Scott Palmer and crew are at it again with a new twist on an old favorite

by:  CONTRIBUTED PHOTO: CASEY CAMPBELL -  Patrick Spike (aka Phoebe Reece) is one of the women of Farndale who are helping Bag&Baggage stage a less-than-traditional version of Dickens A Christmas Carol.This winter, Bag&Baggage Director Scott Palmer wanted to create a holiday production that was equally heartfelt and funny, if not more hilarious than last year's adaptation of Charles Dickens’ “A Christmas Carol.”

As luck would have it, the famously incompetent English ladies of Farndale Avenue’s Dramatic Society are in town on an intercultural exchange from the UK. And they have agreed to produce a Christmas classic of their own at the Hillsboro theater company.

In the very British holiday tradition of Pantomime “panto” (song, dance, cross-dressing, slapstick and audience interaction), Bag&Baggage tops their over-the-top entertainment tradition with “The Farndale Avenue Housing Estate Townswomen’s Guild Dramatic Society’s Production of A Christmas Carol.”

Bag&Baggage’s new take on “A Christmas Carol” opens tomorrow night and runs through Dec. 23 in Hillsboro.

Everything imaginable goes wrong for the four disaster-prone ladies of Farndale, from misplaced costumes to collapsing scenery, line mix-ups and quarrels erupting on stage. The somewhat reluctant stage manager, Gordon, played by Rosalind Fell, tries to keep it all together in this hilarious, frantic comedy.

"Think 'Downton Abbey' meets 'The Three Stooges' … in drag," reads the Bag&Baggage press release.

Performing in wigs and tights are Patrick Spike as Phoebe Reece, Ian Armstrong as Thelma, Sean Powell as Mercedes, and Tylor Neist as Felicity.

“Men playing women in Christmas shows is a very English tradition,” said Palmer, who had a challenging yet hilarious time directing this season’s Christmas classic.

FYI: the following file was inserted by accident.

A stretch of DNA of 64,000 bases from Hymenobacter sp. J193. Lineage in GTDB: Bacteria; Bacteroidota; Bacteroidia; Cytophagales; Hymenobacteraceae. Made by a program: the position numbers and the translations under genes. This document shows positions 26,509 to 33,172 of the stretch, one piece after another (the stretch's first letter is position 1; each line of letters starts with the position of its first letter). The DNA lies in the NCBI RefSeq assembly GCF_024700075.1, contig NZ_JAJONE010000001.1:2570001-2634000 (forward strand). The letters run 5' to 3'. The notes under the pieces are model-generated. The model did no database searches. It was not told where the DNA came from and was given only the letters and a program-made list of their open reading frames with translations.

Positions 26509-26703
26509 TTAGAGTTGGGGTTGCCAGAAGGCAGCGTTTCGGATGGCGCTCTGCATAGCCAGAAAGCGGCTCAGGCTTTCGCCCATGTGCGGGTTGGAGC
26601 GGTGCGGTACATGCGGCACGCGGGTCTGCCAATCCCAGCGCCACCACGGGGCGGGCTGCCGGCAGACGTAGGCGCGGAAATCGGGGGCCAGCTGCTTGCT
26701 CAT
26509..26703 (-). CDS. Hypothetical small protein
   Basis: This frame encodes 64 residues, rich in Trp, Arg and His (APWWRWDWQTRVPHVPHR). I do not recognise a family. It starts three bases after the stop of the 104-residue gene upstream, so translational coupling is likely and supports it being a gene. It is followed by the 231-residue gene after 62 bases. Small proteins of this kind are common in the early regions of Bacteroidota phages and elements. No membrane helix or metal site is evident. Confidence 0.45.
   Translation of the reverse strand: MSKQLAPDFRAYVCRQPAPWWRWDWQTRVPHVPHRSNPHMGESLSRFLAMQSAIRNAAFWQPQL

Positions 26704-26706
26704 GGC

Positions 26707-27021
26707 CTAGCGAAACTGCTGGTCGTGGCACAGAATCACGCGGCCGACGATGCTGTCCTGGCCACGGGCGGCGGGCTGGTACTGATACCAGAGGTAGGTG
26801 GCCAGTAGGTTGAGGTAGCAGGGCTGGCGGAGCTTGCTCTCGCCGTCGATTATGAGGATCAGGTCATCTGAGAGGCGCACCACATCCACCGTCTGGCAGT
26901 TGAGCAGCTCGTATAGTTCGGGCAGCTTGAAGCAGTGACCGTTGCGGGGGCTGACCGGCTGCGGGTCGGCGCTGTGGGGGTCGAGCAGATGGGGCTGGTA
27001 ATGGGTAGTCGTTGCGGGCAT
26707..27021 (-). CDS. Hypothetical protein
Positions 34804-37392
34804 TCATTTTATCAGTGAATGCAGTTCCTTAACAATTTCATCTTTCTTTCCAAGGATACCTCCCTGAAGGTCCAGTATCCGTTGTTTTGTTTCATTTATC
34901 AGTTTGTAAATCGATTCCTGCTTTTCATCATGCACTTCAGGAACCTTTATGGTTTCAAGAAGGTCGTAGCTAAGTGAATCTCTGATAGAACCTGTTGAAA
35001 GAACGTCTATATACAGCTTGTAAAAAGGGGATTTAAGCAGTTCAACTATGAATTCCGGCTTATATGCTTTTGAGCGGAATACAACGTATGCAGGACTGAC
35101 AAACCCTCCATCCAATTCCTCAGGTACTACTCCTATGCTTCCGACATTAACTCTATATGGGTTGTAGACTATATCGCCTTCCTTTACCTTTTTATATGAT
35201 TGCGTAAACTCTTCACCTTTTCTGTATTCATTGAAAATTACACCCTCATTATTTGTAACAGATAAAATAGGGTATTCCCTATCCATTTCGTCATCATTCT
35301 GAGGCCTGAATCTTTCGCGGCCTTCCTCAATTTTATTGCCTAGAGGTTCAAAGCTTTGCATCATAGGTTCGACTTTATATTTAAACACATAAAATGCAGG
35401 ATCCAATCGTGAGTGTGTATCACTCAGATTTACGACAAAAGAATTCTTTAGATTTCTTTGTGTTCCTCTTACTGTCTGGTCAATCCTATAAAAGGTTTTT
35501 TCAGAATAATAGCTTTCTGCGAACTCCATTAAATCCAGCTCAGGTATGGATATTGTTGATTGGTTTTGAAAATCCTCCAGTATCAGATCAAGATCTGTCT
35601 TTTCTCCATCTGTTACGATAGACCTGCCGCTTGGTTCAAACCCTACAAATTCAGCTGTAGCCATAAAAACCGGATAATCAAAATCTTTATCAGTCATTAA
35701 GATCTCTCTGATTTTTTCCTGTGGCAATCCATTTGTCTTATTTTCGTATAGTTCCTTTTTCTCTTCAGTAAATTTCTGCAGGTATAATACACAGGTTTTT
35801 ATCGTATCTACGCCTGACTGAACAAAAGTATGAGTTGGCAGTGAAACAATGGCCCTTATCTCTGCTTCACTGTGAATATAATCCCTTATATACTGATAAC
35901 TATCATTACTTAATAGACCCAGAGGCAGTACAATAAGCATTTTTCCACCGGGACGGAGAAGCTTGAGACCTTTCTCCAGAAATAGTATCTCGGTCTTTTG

Getting the guys to sing and dance in heels was particularly daring, he said. “It’s difficult to find good heels for a man who wears a size 13 shoe.”

About half the men in the Christmas Carol cast had experience with cross-dressing roles, Palmer said, but others had never strutted the stage in heels and initially struggled to keep their balance.

All the actors developed a thick English accent for a show that features laugh-a-minute jokes and silly musical numbers.

As foreigners to the American suburbs, the middle-aged, church-going ladies of Farndale wonder why a man named Fred Meyer keeps such a large office and why the International house doesn’t serve anything British.

“It’s incredibly funny,” said Palmer, “The slapstick humor, the word play is all hilarious.” The show “encapsulates the feelings of the season,” he said.

Audiences familiar and unfamiliar with Bag&Baggage’s alternative twists to traditional theater will enjoy some of the show’s prouder moments, said Palmer.

Like the four-and-a-half minute spoof of Michael Flatley’s leg-flailing Lord of the Dance and Bag&Baggage’s impression of the adorably sad orphan child, Tiny Tim. “It is without question one of the funniest things I have seen in my life … ever,” Palmer said.

“We had a hard time keeping it together during rehearsals.”

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